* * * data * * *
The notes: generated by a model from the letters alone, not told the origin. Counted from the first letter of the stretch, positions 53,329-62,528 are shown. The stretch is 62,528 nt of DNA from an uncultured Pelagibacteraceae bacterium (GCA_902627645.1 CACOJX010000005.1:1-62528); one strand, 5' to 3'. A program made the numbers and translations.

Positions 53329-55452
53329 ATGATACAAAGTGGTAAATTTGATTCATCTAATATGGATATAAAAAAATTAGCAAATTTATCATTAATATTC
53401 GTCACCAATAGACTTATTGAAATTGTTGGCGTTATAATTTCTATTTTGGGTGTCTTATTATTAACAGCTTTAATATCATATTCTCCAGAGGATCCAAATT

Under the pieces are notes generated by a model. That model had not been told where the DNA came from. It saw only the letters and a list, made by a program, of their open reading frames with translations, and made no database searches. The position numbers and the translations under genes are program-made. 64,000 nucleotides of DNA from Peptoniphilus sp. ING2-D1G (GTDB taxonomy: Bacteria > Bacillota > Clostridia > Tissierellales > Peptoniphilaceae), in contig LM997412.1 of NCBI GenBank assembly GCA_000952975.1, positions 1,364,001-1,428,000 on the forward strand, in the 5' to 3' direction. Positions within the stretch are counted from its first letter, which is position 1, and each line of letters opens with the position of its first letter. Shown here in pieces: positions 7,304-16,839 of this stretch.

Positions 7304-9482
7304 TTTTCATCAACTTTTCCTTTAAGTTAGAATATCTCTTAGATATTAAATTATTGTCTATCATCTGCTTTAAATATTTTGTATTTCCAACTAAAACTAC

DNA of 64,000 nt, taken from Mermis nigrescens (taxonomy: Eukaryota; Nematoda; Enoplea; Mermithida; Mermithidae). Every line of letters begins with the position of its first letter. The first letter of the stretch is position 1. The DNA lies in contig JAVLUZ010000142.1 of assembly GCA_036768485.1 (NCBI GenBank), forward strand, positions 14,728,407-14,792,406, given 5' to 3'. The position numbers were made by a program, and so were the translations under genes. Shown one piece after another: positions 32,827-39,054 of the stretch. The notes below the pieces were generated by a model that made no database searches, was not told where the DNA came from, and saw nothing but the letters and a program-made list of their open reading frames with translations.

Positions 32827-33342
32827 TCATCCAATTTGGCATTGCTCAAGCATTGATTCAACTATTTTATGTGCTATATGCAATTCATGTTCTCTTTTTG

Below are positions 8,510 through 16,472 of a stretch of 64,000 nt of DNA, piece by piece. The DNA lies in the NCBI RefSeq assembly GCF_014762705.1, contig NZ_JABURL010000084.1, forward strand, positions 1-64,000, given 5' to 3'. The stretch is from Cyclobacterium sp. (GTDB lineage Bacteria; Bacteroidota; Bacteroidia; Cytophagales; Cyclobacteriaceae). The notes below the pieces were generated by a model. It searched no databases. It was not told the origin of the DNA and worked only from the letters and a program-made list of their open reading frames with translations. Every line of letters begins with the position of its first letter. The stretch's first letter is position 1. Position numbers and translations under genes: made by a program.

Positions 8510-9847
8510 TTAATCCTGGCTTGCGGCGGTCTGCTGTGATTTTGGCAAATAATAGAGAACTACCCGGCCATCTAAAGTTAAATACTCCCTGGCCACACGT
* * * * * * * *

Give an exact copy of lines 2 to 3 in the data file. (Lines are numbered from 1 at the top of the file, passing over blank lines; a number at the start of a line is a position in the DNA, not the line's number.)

Positions 53329-55452
53329 ATGATACAAAGTGGTAAATTTGATTCATCTAATATGGATATAAAAAAATTAGCAAATTTATCATTAATATTC